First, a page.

Another challenge on the project involved removing existing concrete and steel foundations, some of which measured 7.5 ft by 22 ft and were 22 ft deep. When the transmission line was originally rerouted back in 1996, the crews abandoned these foundations because they didn’t impact the line, freeway or nearby business development. Project Neon, however, required NV Energy and its contractor to remove these foundations through excavation and drilling, cutting and pounding equipment.

NV Energy, moving transmission line
A crew attaches lead lines to begin pulling conductor.

Building the New Transmission Line

While dismantlement work was taking place, the tight project time frame required other workers to simultaneously start the process of installing new towers to carry the three transmission line circuits. Similar space constraints impacted this aspect of the relocation project.

Once the towers were up and travelers again in place, crews were ready to string the new circuits. Again, the process to install the lines across the busy interstate freeway required the most preparation and coordination. With bucket trucks in place, pullers and tensioners ready to reel, and pre-measured lengths of ropes at the ready, crews waited for the highway patrol to close the traffic flow from both directions. Once that happened, crew members walked four lead-line ropes across the freeway lanes, made the rope-to-rope connections, and then wound up the slack well above the freeway traffic. This process had to take place within a 15-minute time frame to allow the freeway to be reopened with the least amount of night-time traffic impact.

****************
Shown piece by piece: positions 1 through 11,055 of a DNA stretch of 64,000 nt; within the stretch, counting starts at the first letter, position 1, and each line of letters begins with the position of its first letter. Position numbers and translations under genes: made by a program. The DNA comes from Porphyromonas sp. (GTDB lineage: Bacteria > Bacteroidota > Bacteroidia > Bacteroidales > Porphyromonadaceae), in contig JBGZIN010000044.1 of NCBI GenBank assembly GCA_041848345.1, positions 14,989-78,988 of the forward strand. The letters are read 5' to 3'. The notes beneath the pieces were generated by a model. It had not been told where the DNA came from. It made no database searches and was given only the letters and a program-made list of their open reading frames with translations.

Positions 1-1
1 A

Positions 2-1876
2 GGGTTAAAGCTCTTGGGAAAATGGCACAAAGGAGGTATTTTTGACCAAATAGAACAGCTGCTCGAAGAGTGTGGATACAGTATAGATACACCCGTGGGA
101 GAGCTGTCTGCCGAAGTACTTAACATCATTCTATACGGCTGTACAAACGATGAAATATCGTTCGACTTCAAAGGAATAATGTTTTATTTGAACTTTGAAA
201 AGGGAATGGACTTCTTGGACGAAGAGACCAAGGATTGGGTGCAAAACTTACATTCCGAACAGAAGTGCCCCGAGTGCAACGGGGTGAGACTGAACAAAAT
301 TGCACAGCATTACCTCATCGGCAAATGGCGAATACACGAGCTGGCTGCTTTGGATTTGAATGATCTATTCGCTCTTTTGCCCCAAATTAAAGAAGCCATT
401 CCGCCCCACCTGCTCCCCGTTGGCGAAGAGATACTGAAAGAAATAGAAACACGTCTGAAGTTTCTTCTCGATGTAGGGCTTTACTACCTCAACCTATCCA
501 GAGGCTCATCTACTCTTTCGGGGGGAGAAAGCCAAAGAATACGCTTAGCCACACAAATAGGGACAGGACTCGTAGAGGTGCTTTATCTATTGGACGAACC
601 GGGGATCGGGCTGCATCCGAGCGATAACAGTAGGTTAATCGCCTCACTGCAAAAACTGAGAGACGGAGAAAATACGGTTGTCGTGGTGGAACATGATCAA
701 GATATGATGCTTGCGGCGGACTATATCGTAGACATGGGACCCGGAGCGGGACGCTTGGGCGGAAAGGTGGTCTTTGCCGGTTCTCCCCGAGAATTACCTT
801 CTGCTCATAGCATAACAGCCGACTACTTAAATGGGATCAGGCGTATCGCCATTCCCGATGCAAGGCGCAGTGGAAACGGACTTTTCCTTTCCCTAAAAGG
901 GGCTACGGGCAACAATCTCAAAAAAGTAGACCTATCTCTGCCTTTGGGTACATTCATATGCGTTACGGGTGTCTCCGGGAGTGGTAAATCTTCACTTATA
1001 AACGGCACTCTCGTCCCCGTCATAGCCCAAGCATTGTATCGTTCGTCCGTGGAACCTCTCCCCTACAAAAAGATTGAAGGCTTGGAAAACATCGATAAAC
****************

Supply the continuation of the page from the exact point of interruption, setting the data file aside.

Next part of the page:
NV Energy, moving transmission lines
The new transmission line crosses a heavily travelled section of Interstate 15, not far from the 1,150-ft Las Vegas Stratosphere.

Focusing on Safety

Safe work practices for NV Energy, EC Source and its team of contractors on this project have been paramount, resulting in zero loss-time accidents or recordable incidents as defined by the Occupational Safety and Health Administration.

As important, this preparation work for the freeway expansion project will have unseen safety implications for decades to come. Case in point: This short 3.7 miles of freeway currently experiences more than 1,000 vehicle crashes each year. That three-per-day accident rate is expected to drop off dramatically once the freeway is fitted with more lanes, fewer lane changes, better interchanges and an HOV option.

Thanks in a small part to NV Energy and its construction partners, the citizens of Las Vegas, truckers who are passing through and millions of tourists will be safer.  

Adelma Thom ([email protected]) is a senior project manager for NV Energy and has been with the utility since 1997.

Mike Curby ([email protected]) is a manager of the construction management team and has been with the company for 25 years.